Plane buffs, frequent flyers and Qantas staff are flocking to farewell the airline's last Boeing 747 in special flights before the plane joins a growing number of Jumbos parked up or being scrapped.
The Covid-19 pandemic has hastened the demise of the Jumbo, which transformed global travel for more than half a century and was dubbed the "Queen of the Skies".
Qantas will operate the one-hour flights from Sydney, Brisbane and Canberra next week before the aircraft flies to the Mojave boneyard in the United States where four others from the airline's fleet have arrived during the past three months.
Around the world, airlines have grounded the remaining 747 passenger planes, many of them for good, as demand for long-haul travel collapsed because of border restrictions, dealing what is shaping up to be a terminal blow to the relatively fuel-hungry four-engine planes.
More than 90 per cent of the 747 passenger fleet was estimated to be grounded in May.
Forecasts suggest air travel will not return to pre-Covid levels for three years, and most airlines are now surviving because of state support.
Since it entered commercial service in 1970, there have been 1571 orders for the Jumbo. Early models weighed in at 330 tonnes and the planes have since grown to 440 tonnes.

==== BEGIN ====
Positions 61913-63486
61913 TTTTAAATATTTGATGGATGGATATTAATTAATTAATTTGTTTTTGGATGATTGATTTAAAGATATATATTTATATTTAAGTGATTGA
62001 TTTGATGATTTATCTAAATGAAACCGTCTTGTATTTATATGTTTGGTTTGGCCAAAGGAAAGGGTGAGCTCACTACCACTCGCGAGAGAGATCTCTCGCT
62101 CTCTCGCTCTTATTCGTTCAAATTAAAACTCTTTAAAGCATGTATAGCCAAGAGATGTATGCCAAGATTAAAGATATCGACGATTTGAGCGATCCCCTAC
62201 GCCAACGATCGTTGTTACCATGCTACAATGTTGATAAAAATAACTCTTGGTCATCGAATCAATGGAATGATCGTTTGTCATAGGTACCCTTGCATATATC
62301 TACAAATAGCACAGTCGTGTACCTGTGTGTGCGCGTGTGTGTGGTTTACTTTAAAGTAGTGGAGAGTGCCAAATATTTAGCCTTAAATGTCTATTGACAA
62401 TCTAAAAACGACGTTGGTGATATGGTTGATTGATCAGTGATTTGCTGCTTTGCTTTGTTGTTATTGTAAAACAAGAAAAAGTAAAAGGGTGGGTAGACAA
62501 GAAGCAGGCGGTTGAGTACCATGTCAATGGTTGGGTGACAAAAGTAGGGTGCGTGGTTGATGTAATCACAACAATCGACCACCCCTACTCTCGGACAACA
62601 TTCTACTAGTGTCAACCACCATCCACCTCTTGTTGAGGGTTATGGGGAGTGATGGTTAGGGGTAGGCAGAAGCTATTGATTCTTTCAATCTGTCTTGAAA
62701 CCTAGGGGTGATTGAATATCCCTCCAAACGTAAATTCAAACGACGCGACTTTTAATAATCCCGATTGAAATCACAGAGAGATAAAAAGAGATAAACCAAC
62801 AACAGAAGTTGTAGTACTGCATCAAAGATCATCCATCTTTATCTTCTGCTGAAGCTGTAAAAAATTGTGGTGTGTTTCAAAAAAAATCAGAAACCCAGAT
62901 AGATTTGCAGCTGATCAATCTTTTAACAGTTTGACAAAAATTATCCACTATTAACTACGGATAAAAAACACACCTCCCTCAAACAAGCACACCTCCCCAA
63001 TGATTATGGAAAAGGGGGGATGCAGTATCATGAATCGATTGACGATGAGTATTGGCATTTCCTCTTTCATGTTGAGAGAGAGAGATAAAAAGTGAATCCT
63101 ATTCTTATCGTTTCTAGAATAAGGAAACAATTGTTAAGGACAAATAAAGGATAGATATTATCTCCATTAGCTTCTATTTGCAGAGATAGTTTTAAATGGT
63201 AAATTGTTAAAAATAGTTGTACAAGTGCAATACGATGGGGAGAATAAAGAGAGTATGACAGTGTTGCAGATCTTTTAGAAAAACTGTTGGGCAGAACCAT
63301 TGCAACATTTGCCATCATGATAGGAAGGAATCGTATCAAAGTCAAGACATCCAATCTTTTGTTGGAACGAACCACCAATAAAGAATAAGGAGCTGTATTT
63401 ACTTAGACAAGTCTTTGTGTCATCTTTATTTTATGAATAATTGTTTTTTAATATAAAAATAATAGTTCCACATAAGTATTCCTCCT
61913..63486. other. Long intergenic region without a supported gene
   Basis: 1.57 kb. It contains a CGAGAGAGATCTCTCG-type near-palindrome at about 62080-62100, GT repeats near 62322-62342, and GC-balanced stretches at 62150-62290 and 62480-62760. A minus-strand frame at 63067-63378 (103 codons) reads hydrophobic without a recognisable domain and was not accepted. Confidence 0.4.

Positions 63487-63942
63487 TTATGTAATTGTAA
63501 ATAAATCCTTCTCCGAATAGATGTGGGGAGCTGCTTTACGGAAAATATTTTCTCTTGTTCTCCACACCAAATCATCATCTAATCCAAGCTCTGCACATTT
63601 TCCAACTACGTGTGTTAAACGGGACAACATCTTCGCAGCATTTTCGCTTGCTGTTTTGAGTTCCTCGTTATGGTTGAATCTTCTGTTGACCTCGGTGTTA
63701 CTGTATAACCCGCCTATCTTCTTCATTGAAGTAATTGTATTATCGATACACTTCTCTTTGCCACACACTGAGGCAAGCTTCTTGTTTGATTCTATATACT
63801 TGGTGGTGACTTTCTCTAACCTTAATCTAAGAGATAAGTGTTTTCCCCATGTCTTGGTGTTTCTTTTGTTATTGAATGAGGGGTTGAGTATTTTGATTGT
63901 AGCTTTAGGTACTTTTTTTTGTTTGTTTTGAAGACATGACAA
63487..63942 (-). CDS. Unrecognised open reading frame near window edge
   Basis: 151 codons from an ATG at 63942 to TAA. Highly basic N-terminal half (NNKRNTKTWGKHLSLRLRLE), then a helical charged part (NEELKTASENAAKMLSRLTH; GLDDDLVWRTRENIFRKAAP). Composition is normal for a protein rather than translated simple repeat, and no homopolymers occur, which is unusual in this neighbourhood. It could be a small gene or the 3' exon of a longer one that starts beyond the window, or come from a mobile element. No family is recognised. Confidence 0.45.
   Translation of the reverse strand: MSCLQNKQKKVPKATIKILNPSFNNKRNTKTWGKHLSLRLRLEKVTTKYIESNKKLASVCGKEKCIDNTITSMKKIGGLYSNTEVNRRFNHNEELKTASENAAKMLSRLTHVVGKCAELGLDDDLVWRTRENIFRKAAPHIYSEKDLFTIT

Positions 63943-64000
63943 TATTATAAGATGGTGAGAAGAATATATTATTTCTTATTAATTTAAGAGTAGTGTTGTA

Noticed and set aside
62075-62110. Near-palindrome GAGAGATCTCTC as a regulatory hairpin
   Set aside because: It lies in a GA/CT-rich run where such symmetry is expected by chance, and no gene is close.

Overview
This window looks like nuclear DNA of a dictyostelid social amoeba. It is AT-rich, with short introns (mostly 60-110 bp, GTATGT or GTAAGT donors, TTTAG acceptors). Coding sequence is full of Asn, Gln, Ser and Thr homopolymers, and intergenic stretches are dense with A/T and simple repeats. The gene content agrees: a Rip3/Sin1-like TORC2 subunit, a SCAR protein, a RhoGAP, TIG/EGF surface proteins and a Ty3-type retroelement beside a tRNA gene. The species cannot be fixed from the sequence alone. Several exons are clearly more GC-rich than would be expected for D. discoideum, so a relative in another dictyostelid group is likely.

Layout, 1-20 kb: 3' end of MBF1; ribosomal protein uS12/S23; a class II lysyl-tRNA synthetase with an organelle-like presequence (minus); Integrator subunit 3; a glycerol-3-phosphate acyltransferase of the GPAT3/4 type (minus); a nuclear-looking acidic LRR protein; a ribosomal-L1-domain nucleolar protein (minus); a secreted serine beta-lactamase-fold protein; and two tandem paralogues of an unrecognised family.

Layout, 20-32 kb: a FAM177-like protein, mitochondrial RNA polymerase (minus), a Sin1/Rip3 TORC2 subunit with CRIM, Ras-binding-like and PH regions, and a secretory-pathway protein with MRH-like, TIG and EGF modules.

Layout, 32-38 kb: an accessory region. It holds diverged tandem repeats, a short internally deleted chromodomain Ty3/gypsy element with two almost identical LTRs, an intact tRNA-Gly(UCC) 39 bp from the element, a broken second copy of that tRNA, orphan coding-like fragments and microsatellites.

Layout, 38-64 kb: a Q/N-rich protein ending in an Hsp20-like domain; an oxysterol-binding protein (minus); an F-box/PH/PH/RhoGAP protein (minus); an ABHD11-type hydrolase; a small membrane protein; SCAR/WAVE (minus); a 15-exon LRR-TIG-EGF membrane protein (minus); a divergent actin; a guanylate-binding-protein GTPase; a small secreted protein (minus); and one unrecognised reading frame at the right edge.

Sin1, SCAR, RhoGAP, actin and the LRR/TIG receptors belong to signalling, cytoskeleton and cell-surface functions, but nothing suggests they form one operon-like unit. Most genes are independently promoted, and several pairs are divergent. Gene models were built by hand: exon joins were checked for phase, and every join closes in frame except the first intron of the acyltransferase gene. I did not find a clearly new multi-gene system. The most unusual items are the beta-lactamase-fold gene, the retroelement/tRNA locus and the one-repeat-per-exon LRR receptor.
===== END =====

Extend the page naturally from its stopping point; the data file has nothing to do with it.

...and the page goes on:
Even while 747s are being laid up, Boeing says production of its latest model of the aircraft will continue for two years.
A spokesman told the Herald that at a build rate of half a plane a month, the 747-8 freighter programme has more than two years of production ahead of it in order to fulfil current customer commitments.
"We will continue to make the right decisions to keep the production line healthy and meet customer needs."
However, beyond that, its future looks limited, apart from building the next US presidential plane, Air Force One (actually, two aircraft), due for delivery in 2024.
The strategy would have been successful had the 747-8 not been bedevilled by early mismanagement, blowing its budget and deadlines, Richard Aboulafia, an analyst with Teal Group, told Bloomberg.
The company has lost about $US40 million ($61m) for each 747 since 2016, when it slowed production to its current six aircraft a year, Jefferies aerospace and defence analyst Sheila Kahyaoglu said.
Boeing has recorded $4.2 billion in accounting charges for the 747-8.
In financial filings earlier this year, gone was any indication that the company would continue to "evaluate the viability" of the programme, standard phrasing it had previously used, Bloomberg reported.
The Jumbo's future will be as a freighter for many years. It has done the heavy lifting during the pandemic, with about 280 freighters carrying cargo around the world.
The 747 first joined Qantas' fleet in September 1971, and they became the pinnacle of luxury travel.
Decades before bars were introduced in Airbus A380 superjumbos, Qantas had the Captain Cook lounge.
The airline's shagadelic upstairs space had seating for 15 passengers, a stand-up bar and decor the airline now admits "should have come with a volume control".
There were images of James Cook, a sextant, a ship's wheel, lanterns and rope used to give the impression passengers were seated inside a replica sailing ship rather than a brand-new wide-body jet.